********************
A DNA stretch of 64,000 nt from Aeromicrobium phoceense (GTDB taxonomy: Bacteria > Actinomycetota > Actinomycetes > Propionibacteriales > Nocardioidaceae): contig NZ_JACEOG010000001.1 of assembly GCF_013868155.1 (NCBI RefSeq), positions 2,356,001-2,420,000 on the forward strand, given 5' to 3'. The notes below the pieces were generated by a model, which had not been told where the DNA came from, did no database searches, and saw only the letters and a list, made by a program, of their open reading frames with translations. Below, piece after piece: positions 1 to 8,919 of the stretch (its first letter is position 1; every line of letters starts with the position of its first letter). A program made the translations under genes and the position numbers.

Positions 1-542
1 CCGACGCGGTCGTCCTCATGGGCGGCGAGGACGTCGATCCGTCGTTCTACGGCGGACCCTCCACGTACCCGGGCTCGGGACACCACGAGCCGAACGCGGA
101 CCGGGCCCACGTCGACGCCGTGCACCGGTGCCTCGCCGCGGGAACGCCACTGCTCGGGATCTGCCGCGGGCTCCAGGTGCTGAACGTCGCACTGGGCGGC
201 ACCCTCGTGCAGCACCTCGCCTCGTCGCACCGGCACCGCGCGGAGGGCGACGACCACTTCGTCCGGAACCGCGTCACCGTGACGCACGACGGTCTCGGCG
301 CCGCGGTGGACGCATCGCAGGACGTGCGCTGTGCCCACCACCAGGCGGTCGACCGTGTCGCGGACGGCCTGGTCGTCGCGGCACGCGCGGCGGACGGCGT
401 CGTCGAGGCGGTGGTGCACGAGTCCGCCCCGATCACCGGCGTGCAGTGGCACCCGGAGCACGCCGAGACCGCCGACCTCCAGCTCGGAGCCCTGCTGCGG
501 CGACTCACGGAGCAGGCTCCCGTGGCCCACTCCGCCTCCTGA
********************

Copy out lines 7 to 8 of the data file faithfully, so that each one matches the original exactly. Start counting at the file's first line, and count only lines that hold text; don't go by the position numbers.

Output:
401 CGTCGAGGCGGTGGTGCACGAGTCCGCCCCGATCACCGGCGTGCAGTGGCACCCGGAGCACGCCGAGACCGCCGACCTCCAGCTCGGAGCCCTGCTGCGG
501 CGACTCACGGAGCAGGCTCCCGTGGCCCACTCCGCCTCCTGA